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Vogel v. OM ABS, Inc.

United States District Court, C.D. California

January 30, 2014

Martin Vogel, Plaintiff,
OM ABS, INC. dba Carrows; TSL Development Inc. Defendants.


RONALD S.W. LEW, Senior District Judge.

Currently before the Court is Plaintiff Martin Vogel's ("Plaintiff") Motion to Strike Affirmative Defenses [28]. The Court, having reviewed all papers submitted pertaining to this Motion, NOW FINDS AND RULES AS FOLLOWS:

The Court hereby GRANTS in part and DENIES in part Plaintiff's Motion to Strike Affirmative Defenses.


Plaintiff is a T-3 paraplegic who is "physically disabled." First Amended Complaint ("FAC") ¶ 8. Defendant OM ABS, Inc., doing business as Carrows, owns operates, and leases a restaurant (the "Restaurant"). Id. at ¶ 7. Plaintiff claims that Defendants OM ABS, Inc. and TSL Development, Inc. ("Defendants") violated the Americans with Disabilities Act ("ADA") and related California state laws because the Restaurant failed to provide adequate access for the disabled. Specifically, Plaintiff claims that: (1) the Restaurant has incorrect tow away signage, (2) one of the disabled parking spaces lacks signage, (3) there are no spaces designated as being van accessible, (4) there is no International Symbol of Accessibility mounted at the Restaurant's entrance that would indicate to Plaintiff that the Restaurant is intended to be accessible to him, (5) the toilet tissue dispenser is mounted too far from the back wall and too far from the front of the water closet, (6) the pipes beneath the lavatories are not wrapped, and (7) the paper towel dispenser is mounted too high, making it difficult for Plaintiff to reach and use. Id. at 10. Plaintiff seeks, inter alia, injunctive and declaratory relief, statutory damages, and attorneys' fees and costs.

Plaintiff brought suit on March 13, 2013, against Defendants OM ABS, LLC and TSL Development Inc. [1].

On August 9, 2013, Defendant OM ABS, LLC was terminated from this Action, and Defendant OM ABS, Inc. was added as a defendant [11]. Plaintiff filed a First Amended Complaint on August 9, 2013 against Defendants OM ABS, Inc. and TSL Development, Inc. [11].

Defendant TSL Development, Inc. ("Defendant TSL") filed its answer and pled twenty-five affirmative defenses[1] to Plaintiff's First Amended Complaint on December 3, 2013 [21].

On December 23, 2013, Plaintiff filed the present Motion to Strike Defendant TSL's Affirmative Defenses [28]. On January 8, 2014, Defendant TSL filed a Notice of Non-Opposition to Plaintiff's Motion to Strike [29]. This matter was taken under submission on January 23, 2014 [30].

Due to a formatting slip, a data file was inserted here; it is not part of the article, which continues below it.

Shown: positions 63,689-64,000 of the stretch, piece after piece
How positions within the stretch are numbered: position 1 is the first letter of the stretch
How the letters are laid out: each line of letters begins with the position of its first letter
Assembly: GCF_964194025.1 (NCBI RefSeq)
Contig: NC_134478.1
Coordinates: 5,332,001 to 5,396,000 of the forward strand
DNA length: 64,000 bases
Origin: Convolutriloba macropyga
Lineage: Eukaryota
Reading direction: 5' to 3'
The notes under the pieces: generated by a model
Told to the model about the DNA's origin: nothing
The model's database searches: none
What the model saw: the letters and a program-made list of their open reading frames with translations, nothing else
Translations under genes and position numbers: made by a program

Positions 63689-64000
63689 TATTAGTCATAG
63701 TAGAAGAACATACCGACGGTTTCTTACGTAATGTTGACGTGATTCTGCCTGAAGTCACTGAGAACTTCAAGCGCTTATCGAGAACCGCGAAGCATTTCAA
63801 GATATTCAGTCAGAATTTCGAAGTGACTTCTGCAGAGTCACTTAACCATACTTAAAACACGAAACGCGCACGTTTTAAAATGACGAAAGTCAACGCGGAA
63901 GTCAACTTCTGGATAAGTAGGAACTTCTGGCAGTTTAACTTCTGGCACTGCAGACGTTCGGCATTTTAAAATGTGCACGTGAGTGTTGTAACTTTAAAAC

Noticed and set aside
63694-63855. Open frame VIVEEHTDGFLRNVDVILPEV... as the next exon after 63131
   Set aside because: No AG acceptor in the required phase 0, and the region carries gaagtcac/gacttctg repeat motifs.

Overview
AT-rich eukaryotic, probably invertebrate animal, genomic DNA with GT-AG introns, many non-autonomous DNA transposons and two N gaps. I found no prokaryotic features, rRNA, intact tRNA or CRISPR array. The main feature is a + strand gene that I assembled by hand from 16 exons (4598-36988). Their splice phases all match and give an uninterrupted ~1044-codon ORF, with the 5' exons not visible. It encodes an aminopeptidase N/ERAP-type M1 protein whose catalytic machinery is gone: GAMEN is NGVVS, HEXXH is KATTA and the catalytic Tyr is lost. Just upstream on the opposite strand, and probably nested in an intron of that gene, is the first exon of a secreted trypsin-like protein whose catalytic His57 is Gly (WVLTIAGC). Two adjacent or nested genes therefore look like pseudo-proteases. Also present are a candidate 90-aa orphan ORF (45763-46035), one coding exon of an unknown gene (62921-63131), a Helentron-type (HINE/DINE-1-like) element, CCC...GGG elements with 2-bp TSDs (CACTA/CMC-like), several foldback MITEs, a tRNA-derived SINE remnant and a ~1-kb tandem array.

Under Federal Rule of Civil Procedure 12(f), the Court may, by motion or on its own initiative, strike "an insufficient defense or any redundant, immaterial, impertinent or scandalous" matters from the pleadings. The purpose of Rule 12(f) is "to avoid the expenditure of time and money that must arise from litigating spurious issues by disposing of those issues prior to trial." Whittlestone, Inc. v. Handi-Craft Co. , 618 F.3d 970, 973 (9th Cir. 2010) (quoting Fantasy, Inc. v. Fogerty , 984 F.2d 1524, 1527 (9th Cir. 1993)).

The grounds for a motion to strike must appear on the face of the pleading under attack. See SEC v. Sands , 902 F.Supp. 1149, 1165 (C.D. Cal. 1995). In addition, the Court must view the pleading under attack in the light more favorable to the pleader when ruling upon a motion to strike. In re, Inc. Sec. Litig , 114 F.Supp.2d 955, 965 (C.D. Cal. 2000) (citing California v. United States , 512 F.Supp. 36, 39 (N.D. Cal. 1981)). As a rule, motions to strike are regarded with disfavor because striking is such a drastic remedy; as a result, such motions are infrequently granted. Freeman v. ABC Legal Servs., Inc. , 877 F.Supp.2d 919, 923 (N.D. Cal. 2012). If a claim is stricken, leave to amend should be freely given when doing so would not cause prejudice to the opposing party. Vogel v. Huntington Oaks Delaware Partners, LLC, 291 F.R.D. 438, 440 (C.D. Cal. 2013) (citing Wyshak v. City Nat'l Bank , 607 F.2d 824, 826 (9th Cir. 1979)).


As a preliminary matter, Plaintiff asks the Court to apply the pleading standard announced in Bell Atlantic Corp. v. Twombly , 550 U.S. 544 (2007) and Ashcroft v. Iqbal , 556 U.S. 662 (2009) to his Motion to Strike Affirmative Defenses, which would require the pleading of facts sufficient to state a facially plausible affirmative defense. Mot. 2:17-21. However, Plaintiff has not provided any binding authority holding that the Twombly/Iqbal standard applies to affirmative defenses. District courts within the Ninth Circuit are split on the issue, and the Ninth Circuit has yet to address it. See J & J Sports Productions, Inc. v. Scace, No. 10cv2496-WQH-CAB, 2011 WL 2132723, at *1 (S.D. Cal. May 27, 2011). Without binding authority expanding the scope of Twombly/Iqbal, the Court finds that the traditional standard of fair notice to the plaintiff is still applicable to the pleading of affirmative ...

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